Tesla critics are testing Elon Musk’s new Twitter policy
Tesla critics are testing Elon Musk’s new Twitter policy on parody accounts, forcing the CEO to replace and even ban him.
One of the first changes Musk implemented after acquiring Twitter was to expand the “verified” feature, which was originally intended to confirm that the person behind a specific account was a real person, in a Twitter subscription service, and then raise the price. This subscription service costs $8 per month.
The change was to give everyone with $8 the ability to get a verified mark and make their account more official.
Musk’s stated goal with the change was to cut down on bot accounts trying to scam people into paying $8 a month to become official, though new revenue from something that was previously free was likely a significant driver of the change.
The move created a new problem, but fraudsters willing to pay $8 a month would get a verified account, boosting their credibility and helping them with any goal.
People pretended this to Musk last week by changing their accounts to look like Musk and tweeting things he wouldn’t do. It forced Musk to implement a new rule that if you make your account look like someone else, you must state that it is a “parody” account in your profile bio.
Following this new rule, a Tesla critic created a verified account that looked like Tesla’s official account, but had a reference to its bio as a parody.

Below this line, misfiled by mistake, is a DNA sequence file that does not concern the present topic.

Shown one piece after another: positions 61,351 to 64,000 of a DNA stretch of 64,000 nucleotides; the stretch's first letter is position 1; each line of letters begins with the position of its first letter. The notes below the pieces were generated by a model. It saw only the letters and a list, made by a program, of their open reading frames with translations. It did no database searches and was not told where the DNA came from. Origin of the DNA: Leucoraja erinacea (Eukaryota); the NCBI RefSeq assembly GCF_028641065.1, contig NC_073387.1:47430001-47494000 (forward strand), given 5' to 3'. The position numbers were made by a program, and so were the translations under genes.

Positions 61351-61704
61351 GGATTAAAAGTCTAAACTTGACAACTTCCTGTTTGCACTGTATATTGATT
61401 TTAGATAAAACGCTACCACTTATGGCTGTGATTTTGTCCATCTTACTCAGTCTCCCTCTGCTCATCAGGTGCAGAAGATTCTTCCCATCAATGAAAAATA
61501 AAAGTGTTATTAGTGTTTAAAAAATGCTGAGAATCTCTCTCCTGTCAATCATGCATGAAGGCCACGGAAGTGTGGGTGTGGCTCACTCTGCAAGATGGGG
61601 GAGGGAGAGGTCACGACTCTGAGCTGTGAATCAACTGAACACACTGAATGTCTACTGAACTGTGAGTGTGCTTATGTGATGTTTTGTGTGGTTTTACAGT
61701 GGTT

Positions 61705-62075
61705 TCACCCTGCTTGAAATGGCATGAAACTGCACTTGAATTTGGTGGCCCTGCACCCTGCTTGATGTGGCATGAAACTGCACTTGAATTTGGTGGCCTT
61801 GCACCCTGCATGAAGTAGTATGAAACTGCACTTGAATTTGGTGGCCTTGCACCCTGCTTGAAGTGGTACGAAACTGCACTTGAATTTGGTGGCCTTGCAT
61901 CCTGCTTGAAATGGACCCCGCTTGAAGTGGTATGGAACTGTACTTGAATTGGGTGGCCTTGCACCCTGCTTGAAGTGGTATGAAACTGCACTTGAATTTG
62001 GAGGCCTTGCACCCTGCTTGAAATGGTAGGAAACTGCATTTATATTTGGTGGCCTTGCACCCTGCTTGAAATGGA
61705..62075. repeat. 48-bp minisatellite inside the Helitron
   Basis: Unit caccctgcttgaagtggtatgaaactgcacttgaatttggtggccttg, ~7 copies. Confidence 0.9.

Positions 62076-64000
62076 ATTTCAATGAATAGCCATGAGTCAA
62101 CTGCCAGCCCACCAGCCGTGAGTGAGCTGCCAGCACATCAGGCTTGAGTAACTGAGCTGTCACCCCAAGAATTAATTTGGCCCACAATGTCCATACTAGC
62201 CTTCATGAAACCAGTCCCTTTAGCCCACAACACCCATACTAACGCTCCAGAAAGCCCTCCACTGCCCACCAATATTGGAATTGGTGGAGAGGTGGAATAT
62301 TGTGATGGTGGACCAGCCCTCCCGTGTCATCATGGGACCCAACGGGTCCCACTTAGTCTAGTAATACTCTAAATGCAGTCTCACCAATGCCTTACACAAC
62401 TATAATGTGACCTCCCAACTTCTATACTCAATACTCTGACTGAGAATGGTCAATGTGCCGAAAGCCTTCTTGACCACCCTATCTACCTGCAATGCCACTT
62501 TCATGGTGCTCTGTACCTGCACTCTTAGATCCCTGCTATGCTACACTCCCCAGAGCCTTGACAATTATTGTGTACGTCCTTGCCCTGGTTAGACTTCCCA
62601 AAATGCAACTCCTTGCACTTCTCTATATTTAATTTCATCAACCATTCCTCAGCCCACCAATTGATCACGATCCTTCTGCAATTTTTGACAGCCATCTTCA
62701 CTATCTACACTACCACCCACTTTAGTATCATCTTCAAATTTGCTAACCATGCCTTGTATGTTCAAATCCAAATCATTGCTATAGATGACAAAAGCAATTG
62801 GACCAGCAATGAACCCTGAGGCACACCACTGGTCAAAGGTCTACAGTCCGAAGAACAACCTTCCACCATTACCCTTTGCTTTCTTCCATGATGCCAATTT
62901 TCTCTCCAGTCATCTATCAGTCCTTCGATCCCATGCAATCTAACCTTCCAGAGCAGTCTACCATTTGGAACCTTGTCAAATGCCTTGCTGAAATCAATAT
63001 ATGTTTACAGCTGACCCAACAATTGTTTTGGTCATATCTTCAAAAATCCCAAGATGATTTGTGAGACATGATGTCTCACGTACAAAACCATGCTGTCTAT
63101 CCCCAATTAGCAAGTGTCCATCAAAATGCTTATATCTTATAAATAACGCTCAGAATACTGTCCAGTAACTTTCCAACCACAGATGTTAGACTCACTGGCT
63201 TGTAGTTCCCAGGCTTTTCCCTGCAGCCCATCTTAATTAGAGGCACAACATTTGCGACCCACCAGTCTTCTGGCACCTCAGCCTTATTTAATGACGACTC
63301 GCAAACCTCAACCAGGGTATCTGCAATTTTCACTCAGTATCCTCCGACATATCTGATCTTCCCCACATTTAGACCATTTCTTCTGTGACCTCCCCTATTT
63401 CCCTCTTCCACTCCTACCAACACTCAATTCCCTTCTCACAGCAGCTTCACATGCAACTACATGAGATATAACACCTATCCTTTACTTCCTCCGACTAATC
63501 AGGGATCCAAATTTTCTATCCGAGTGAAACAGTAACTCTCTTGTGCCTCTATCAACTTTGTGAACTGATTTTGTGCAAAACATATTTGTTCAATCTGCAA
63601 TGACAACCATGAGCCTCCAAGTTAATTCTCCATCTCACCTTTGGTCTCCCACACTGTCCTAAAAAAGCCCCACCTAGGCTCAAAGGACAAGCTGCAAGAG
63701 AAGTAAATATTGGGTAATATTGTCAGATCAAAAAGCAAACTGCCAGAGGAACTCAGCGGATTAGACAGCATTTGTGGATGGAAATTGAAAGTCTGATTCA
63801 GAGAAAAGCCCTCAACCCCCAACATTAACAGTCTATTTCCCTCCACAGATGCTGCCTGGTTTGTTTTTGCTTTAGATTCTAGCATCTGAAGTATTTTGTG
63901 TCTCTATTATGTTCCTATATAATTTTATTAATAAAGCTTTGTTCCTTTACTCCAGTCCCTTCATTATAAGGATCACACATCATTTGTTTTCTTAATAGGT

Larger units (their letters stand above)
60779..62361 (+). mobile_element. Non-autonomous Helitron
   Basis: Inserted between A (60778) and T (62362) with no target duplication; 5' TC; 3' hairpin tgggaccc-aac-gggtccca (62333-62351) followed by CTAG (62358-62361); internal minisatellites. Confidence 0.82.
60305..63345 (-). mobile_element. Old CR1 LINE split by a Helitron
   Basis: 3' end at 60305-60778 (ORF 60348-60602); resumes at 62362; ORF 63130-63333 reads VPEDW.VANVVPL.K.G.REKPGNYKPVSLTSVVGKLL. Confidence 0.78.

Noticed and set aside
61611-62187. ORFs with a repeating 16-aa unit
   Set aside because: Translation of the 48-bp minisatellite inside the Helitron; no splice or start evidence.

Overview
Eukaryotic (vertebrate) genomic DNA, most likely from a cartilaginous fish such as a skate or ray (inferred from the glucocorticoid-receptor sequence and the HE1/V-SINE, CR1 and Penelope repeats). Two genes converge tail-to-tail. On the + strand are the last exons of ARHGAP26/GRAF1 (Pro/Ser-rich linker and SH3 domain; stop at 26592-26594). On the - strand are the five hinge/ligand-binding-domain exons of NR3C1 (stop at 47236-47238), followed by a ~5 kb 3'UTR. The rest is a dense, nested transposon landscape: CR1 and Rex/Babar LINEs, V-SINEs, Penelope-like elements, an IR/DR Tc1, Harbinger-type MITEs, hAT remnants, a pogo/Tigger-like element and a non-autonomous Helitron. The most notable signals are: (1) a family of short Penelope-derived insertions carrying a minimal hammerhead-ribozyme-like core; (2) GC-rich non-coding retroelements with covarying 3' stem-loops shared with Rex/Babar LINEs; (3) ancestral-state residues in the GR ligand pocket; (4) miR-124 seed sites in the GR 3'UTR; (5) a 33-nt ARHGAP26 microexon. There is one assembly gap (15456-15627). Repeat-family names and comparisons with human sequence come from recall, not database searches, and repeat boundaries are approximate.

He started tweeting some wild things that made Tesla look bad, some of which were seen by thousands of people:
Some tweets weren’t more clearly coming from Tesla than others, but the verified check mark probably confused some people, and the account quickly gained thousands of followers.
It also quickly got Musk’s attention:
As the account gained traction, Musk announced a policy change to force parody accounts to include the parody directly in their name, not just in their bio:
After Musk made the announcement, the fake Tesla account was quickly shut down.
Twitter also suspended accounts mocking Musk in a similar fashion after introducing a new parody account rule.
Take the electricity
This is such a mess. Fortunately, not too many people have been fooled, but you can clearly see how it can become a problem.
It seems that Musk has managed to limit the number of spam bots, but it has also allowed them to have a greater impact.
Over time though, the impact should be less as the verified label loses value as anyone can buy it.
Some of our most liked tweets on Twitter right now are just thousands and thousands of replies mocking Musk’s followers for paying $8 to get the brand:
While I don’t agree with what the fake Tesla account was saying, it looks like they were following the rules until Musk changed them. It doesn’t seem fair to ban them unless they are trying to scam people with the account, like Tesla selling fake merchandise.
In buying Twitter, Musk announced that you can now have fun again on the social media platform, apparently not at his or Tesla’s expense.
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